Paula Houseman

Publisher info

I grew up in an episode of South Park on an endless loop.

Or so it seemed.

What felt like hard yakka at the time is now a fabulous cache of raw twaddle to draw on.

When I first realised that my early, quasi-fictional home environment had distorted my understanding of selfhood, I became curious about the concept of identity. As a graphic designer, I’d already been creating business ones for others through imagery.

But scratching the surface wasn’t enough for someone who asked a lot of questions. So, I went to university and, majoring in linguistics and sociology, I learned about the power of word usage to shape our identities and realities.

Still not enough, though.

I dug deep into the substratum until it felt like I was schlepping through a filthy ancient myth. Or an episode of South Park. It was like a homecoming.

Not a bad thing because I uncovered my muse, the butt-ugly, goddess of obscenity.

She, who embodies a holy kind of dirty, shows me the absurdity of the human condition, reminds me about the value of laughter, and is responsible for my dirty bazoo and the bawdiness in my books. My three Amazon #1 bestsellers (British satire and humour category) are part of the Ruth Roth series, but all are standalones. Book 1, a Readers’ Favorite Award winner, is the coming-of-age chick lit, Odyssey in a Teacup; Book 2, 2019 New Apple eBook Awards Humor Official Selection, is the romantic comedy Cupid F*cks Up (formerly known as Apoca[hot]lips); and Book 3, My Troyboy is a Twat, is also a romantic comedy. Book 4 is just around the corner.

Smashwords Interview

What is your writing process?
Where my writing is concerned, I don’t follow a step-by-step process. I’m not really a plotter; I’m more of a ‘pantser’—I fly by the seat of my pants. My creativity doesn’t want to be constrained by a pre-determined plan. And relying on instinct rather than logic makes the writing process mysterious and so much more interesting. And more real. I’m also interested in other writers’ techniques, and I learn a lot through reading; through paying attention to what I love in others’ writing—what makes me want to keep turning the pages? I also edit rigorously, but I follow novelist Zadie Smith’s advice: ‘The secret to editing your work is simple: you need to become its reader instead of its writer.’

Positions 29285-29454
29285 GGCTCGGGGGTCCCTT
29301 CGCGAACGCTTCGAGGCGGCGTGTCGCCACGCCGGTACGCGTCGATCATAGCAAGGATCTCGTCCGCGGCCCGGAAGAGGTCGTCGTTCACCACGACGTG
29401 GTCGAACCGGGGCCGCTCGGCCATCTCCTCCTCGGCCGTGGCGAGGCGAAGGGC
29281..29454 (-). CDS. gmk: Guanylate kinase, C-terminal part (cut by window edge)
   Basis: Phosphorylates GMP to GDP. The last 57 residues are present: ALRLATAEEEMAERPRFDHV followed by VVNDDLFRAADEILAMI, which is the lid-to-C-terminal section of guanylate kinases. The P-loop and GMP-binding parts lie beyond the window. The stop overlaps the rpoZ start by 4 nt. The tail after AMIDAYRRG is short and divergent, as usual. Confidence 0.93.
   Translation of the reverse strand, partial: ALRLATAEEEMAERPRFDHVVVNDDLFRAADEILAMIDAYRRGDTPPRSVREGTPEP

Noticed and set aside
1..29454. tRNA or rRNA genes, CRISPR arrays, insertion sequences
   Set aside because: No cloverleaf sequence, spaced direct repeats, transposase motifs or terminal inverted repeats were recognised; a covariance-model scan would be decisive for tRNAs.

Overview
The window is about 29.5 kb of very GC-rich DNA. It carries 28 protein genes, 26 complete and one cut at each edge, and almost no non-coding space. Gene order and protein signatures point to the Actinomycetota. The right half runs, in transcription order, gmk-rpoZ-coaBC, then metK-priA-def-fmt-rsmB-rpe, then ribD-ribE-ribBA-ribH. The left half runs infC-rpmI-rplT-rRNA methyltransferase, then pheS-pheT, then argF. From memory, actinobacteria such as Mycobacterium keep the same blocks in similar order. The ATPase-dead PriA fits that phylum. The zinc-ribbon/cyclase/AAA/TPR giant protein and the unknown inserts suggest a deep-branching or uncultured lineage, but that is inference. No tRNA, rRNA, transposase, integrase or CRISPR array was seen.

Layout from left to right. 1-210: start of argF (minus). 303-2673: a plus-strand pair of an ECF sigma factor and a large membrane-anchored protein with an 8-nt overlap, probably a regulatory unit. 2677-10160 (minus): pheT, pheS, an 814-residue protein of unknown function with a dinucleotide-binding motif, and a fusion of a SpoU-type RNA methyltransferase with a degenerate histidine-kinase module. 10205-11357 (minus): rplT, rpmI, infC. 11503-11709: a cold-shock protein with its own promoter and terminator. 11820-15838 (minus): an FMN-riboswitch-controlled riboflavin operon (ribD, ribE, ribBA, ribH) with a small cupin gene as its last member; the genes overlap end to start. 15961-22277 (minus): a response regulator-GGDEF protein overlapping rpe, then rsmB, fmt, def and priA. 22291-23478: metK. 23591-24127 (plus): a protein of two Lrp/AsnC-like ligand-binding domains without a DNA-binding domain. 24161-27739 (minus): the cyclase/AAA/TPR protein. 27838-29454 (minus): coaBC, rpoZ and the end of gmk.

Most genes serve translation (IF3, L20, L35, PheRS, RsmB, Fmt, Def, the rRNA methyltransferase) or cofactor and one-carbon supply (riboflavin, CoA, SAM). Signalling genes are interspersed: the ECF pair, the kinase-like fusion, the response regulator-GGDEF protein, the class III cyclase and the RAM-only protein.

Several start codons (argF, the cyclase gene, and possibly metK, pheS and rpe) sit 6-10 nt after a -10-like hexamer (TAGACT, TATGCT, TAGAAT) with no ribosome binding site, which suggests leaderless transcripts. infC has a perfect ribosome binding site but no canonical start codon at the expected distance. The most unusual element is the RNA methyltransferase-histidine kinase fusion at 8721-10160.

I have awesome conversations with my characters! Most importantly, I feel when I write. If I’m crying while I’m writing a sad scene, or raging when my protagonist is locking horns with an obnoxious character, or getting turned on when I’m writing a sex scene (!), then I know that what I’m writing has depth and will resonate with the reader, because we relate through emotions, not thoughts.
What inspires you to write?
I grew up at a time when women and girls were taught to make ‘nice’, and the catchphrase was ‘Children should be seen and not heard’. That’s tough, especially when you’re a spirited child who thinks outside the square.

We need to be able to express who we are, all of us, not just our ‘niceness’. I used to express through art, but it wasn’t enough. I needed to find my voice—my many voices. And for me, the beauty of fiction writing is that I can do that through my characters because they represent the many aspects of the human psyche. I can give voice to the extremes of emotion without being shamed for it. That helps my journey, but I believe it also helps the reader’s because I’m writing from the soul, where writer and reader connect at the most basic level of humanness.